New audit boosts fire rating

A quick phone call could put more money in your pocket if you own a Columbus Township home or business.

That’s because Columbus Township Fire & Rescue has joined the top 12 percent of fire departments in Indiana and top 24 percent in the country in overall quality and performance, according to a new audit.

After completing a new Public Protection Classification (PPC) audit, Columbus Township Fire & Rescue has achieved a new, higher rating of 4/4Y.

This represents a significant improvement from the department’s earlier 5/8-B rating, new fire chief Dave Thompson said.

The city-based Columbus Fire Department has maintained an almost identical 4/4x rating since the 1980s, spokesman Mike Wilson said.  

The first number in the rating refers to the classification of properties within five road miles of a fire station and within 1,000 feet of a creditable water supply, according to the Insurance Services Office, which created and maintains the system.

The second number applies to properties within five road miles of a fire station, but beyond 1,000 feet of a creditable water supply, the ISO website states.

The x/y factors also refers to whether or not water must be shuttled in or can be accessed through a hydrant through hoses, Wilson said.   

Departments are monitored and rated nationwide, because fire is the No. 1 reason for homeowner policy claims in the country, according to the International Risk Management Institute.

When smoke damage, water mold and temporary housing expenses are mixed with actual fire damage, individual claims can skyrocket, the institute’s website stated.

The traditional logic among insurance carriers is the better the fire protection, the lower the potential losses.

Accordingly, some companies will reduce premiums paid by a property owner when their rating improves.

Alternatively, the loss of a credible firefighting unit can raise both ratings and premiums.

That concern was frequently brought up by property owners in Flat Rock and Hawcreek townships last year when the future of the Hope Volunteer Fire Department was in doubt.

The rating also can play a role in bringing jobs to a community, Wilson said.   

“When we talk about economic growth and development, our rating can be appealing to businesses considering Columbus,” Wilson said.

But an improved audit does not automatically reduce property owner premiums.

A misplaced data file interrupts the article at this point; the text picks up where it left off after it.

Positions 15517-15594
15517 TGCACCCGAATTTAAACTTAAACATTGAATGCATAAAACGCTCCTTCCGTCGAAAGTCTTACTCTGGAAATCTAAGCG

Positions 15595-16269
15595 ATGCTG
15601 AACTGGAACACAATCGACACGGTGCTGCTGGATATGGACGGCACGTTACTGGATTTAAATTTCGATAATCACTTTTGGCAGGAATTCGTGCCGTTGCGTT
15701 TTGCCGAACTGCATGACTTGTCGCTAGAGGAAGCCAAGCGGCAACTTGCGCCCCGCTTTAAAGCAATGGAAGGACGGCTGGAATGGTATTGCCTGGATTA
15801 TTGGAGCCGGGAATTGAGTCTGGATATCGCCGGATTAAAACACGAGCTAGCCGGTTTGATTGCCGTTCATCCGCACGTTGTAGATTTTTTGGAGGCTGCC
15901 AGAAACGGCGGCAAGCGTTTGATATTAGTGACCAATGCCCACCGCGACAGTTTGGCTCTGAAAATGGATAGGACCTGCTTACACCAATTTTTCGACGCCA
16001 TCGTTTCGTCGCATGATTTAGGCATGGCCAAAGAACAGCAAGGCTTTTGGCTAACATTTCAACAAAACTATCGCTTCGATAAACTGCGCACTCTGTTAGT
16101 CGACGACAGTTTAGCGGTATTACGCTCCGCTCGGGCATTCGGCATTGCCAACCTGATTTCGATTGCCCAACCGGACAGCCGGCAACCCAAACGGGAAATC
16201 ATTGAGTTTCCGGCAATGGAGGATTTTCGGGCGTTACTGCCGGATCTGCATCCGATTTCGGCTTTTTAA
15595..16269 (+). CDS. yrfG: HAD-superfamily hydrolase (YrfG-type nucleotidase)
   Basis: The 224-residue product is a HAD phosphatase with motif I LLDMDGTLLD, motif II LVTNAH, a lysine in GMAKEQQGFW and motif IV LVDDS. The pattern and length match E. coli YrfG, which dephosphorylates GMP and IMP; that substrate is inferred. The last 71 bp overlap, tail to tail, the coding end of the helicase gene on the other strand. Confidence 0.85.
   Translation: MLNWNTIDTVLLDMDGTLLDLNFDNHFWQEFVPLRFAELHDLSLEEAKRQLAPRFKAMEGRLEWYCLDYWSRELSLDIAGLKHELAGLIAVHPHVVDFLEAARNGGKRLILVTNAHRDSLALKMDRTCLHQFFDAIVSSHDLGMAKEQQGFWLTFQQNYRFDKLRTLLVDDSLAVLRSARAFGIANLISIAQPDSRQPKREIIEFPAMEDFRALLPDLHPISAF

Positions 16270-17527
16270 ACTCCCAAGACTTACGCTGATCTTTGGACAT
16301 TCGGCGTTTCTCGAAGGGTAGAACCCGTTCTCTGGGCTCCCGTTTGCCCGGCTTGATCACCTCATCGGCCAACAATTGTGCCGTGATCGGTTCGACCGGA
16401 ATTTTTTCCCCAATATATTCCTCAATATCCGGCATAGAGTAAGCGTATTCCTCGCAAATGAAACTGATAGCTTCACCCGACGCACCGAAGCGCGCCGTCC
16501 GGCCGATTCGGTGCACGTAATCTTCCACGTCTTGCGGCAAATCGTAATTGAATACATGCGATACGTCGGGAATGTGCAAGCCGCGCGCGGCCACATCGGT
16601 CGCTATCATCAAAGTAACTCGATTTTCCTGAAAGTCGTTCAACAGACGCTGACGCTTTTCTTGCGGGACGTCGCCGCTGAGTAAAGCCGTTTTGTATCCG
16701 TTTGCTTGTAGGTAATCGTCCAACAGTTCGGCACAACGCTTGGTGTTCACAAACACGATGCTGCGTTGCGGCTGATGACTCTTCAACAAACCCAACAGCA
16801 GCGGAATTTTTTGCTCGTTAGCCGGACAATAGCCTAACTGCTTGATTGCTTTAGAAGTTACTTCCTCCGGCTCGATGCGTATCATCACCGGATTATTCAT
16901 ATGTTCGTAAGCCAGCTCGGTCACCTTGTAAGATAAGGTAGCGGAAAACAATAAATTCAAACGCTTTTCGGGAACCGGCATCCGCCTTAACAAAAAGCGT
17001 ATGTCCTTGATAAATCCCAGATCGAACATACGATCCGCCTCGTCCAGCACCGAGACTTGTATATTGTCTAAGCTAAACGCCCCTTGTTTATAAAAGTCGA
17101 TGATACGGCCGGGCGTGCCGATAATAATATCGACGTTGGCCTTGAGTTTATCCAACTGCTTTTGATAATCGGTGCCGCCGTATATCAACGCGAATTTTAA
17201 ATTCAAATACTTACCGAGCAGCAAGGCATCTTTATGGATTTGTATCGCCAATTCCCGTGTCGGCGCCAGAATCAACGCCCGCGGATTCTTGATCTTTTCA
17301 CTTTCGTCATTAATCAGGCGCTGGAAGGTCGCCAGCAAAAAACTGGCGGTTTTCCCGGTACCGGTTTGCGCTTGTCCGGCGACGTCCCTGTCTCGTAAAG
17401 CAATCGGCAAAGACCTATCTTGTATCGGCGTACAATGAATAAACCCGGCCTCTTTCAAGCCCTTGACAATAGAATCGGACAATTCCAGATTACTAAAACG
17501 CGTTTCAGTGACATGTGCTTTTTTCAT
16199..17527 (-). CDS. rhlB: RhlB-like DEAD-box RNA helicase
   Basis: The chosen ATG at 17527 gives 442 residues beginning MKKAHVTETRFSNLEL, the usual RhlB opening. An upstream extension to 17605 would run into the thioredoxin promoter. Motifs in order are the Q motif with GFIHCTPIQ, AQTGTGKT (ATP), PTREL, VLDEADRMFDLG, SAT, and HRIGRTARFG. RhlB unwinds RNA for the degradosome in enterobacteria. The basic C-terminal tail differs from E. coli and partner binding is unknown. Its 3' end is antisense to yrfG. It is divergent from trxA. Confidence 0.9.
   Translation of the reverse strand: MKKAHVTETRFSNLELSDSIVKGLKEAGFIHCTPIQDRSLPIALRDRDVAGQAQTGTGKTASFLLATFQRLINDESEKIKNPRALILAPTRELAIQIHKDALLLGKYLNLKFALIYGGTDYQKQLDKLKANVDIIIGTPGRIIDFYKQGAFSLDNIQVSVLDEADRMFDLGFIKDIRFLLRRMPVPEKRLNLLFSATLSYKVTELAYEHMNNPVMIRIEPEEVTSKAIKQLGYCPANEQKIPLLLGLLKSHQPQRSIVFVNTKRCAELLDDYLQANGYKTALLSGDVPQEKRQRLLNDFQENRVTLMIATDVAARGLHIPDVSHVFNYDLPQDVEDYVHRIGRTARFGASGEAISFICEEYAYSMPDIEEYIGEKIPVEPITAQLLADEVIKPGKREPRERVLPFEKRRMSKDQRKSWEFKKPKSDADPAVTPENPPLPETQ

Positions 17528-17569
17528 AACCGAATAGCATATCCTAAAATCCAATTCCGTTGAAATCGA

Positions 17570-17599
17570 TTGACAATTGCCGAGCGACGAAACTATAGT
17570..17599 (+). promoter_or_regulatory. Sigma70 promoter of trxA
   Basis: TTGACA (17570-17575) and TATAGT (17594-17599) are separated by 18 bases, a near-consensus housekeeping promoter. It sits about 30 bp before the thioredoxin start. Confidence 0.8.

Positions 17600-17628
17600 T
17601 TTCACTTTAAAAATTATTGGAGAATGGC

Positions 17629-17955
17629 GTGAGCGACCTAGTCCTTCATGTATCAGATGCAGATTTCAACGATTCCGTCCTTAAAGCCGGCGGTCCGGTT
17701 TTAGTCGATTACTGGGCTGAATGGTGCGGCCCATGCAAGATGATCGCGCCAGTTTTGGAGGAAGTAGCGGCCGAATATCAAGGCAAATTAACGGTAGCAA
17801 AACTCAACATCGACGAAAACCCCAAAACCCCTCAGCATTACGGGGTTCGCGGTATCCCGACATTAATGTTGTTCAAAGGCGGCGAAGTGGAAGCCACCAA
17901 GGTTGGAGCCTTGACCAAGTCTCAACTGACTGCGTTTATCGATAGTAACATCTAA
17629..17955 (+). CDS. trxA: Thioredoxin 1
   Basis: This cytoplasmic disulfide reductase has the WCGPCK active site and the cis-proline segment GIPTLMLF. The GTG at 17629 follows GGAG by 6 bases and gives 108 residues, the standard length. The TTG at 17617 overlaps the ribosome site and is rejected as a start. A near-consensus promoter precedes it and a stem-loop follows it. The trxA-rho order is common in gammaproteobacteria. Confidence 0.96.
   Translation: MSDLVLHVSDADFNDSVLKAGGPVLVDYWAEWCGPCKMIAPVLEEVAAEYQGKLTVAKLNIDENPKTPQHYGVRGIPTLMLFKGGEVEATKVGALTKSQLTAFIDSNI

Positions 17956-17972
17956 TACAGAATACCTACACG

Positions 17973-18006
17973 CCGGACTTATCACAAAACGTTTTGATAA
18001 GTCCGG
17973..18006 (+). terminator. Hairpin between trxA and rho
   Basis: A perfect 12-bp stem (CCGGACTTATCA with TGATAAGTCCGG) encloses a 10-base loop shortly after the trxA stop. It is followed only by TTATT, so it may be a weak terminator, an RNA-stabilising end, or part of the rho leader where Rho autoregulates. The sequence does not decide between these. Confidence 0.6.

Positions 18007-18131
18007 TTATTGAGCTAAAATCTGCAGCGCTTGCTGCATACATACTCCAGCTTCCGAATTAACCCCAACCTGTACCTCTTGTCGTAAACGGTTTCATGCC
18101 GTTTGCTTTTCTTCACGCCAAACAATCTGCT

The quality and performance of firefighters makes up about half of what is used to determine PPC ratings. Additionally, 40 percent is based on the availability of water to a property, while the remaining 10 percent is based on a community’s emergency communications capabilities.

In recent years, some carriers have also calculated in other factors such as credit scores and past claims, Thompson said.

But there is one thing all insurers serving Bartholomew County have in common: None of them have any way of knowing about rating changes unless property owners in Columbus Township notify their insurance agents, Thompson said.

“I’ve already talked to a few folks who said they will see a 5 to 10 percent decrease in their premiums,” Thompson said. “It’s definitely worth a phone call.”

Improved ratings are still good news for all Columbus Township residents because their lives and property are now at less risk, Thompson said.

Columbus Township Fire & Rescue officials credited the improvement to maintaining a paid day staff, adopting higher training standards, and updating firefighting equipment and keeping it in top working order.

What is the PPC?

The national Insurance Services Office collects information on municipal fire-protection efforts in 44,000 response jurisdictions all across the U.S. 

The ISO analyzes the relevant data using a Fire Suppression Rating Schedule. They then assign a Public Protection Classification (PPC), also known as a ISO rating, ranging from 1 to 10. 

The best rating is Class 1, which represents exemplary public protection. In contrast, the worst rating, Class 10, indicates that the area’s fire-suppression program doesn’t meet minimum national standards.

By classifying communities’ ability to suppress fires, ISO helps communities evaluate their public fire-protection services. The program provides an objective standard in all 50 states that helps fire departments in planning and budgeting for facilities, equipment and training.

And by securing lower fire insurance premiums, they also provide an incentive for communities to improve their firefighting services.

Source: Columbus Township Fire & Rescue

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Mark Webber is a reporter for The Republic. He can be reached at mwebber@therepublic.com or 812-379-5636.